Film review: Shuttle Life – Malaysian family drama takes unflinching look at poverty and illness
Director Tan Seng Kiat’s powerful debut feature charts the daily struggles of a working class family trapped below the poverty line in Kuala Lumpur. It was named best film at last year’s Shanghai International Film Festival
Named best film at last year’s Shanghai International Film Festival, the debut feature from Malaysian filmmaker Tan Seng Kiat charts the struggles of a working class family struggling to cope with illness and loss.
Tan’s vision of present-day Kuala Lumpur is one of insurmountable social divides, where those living below the poverty line are trapped, the perpetual targets of ill fortune and fate. But the tough subject matter in Shuttle Life is counterbalanced by its strong performances.
Jack Tan – also a winner in Shanghai – plays 19-year-old Qiang, who is tasked with caring for both his six-year-old sister Hui Shan (newcomer Angel Chan), and their mother Li Jun (Sylvia Chang Ai-chia), whose debilitating mental condition threatens to break the family apart.
Scraping together a meagre living selling stolen bike parts, Qiang’s life is on the brink of tipping into full-blown delinquency, while a citywide drought exacerbates their already desperate struggle for survival.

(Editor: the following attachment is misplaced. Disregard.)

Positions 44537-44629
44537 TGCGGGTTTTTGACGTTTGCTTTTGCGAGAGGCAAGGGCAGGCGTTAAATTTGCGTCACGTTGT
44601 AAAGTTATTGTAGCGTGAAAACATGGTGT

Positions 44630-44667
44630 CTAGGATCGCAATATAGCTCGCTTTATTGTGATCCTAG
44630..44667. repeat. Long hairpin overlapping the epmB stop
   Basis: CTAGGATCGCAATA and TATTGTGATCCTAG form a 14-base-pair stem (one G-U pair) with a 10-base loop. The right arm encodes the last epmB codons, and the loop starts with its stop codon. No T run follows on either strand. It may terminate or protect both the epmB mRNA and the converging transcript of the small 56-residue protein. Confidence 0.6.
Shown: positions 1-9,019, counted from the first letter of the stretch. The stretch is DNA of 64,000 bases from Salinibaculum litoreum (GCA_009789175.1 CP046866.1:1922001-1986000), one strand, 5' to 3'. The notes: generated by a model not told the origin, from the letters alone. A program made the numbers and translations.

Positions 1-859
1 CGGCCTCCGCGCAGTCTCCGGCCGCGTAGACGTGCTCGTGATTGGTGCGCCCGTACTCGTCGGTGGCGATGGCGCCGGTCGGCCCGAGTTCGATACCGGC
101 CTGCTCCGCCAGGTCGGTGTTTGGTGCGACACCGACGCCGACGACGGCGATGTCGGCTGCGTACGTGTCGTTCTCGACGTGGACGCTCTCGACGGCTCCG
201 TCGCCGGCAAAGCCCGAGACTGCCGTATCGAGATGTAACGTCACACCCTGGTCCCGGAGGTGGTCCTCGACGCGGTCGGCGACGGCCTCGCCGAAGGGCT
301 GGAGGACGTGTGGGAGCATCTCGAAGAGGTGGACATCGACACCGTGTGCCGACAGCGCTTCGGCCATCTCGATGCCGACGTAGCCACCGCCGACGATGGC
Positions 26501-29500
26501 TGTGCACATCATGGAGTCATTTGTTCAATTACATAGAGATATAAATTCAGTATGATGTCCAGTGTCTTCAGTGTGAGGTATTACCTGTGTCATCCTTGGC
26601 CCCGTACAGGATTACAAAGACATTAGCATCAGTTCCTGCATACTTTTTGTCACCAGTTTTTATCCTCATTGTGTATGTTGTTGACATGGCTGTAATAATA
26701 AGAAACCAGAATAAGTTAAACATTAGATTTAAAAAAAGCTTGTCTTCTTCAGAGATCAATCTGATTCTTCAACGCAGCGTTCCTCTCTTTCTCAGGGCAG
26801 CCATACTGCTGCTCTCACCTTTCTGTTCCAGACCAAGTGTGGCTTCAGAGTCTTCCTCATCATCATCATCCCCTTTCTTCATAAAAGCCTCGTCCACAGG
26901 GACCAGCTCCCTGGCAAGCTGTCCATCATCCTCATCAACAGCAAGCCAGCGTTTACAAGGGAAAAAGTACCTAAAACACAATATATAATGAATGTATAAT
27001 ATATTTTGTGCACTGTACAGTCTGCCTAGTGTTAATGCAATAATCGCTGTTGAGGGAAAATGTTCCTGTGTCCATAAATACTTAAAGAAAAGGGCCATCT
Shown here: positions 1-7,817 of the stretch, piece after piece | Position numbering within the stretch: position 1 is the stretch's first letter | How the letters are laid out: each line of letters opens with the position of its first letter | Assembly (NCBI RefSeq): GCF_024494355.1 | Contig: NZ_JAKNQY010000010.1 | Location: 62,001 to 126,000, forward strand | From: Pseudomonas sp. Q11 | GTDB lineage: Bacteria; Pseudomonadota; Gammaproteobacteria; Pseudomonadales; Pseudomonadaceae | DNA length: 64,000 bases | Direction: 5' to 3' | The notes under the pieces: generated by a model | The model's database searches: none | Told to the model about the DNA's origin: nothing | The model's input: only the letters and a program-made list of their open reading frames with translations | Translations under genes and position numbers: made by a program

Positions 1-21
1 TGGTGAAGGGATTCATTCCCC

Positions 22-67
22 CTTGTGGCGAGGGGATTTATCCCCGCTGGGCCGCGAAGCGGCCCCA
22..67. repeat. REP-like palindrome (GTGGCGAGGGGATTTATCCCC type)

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Pressures come to a head in the form of a deadly hit-and-run that pits Qiang against the city’s faceless bureaucracy. Penniless and without a reliable support network, Qiang seems destined to be consumed by a system only too eager to marginalise him.
Tan plays Qiang as a typical introvert, but beneath his stone-faced exterior, a palpable ocean of frustration and rage simmers. His only calming influence is Hui Shan, and their moments on screen together will melt the most cynical of viewers.
Still, the tenderness on display only compounds the piercing heartache when tragedy strikes.
Shuttle Life opens on January 25
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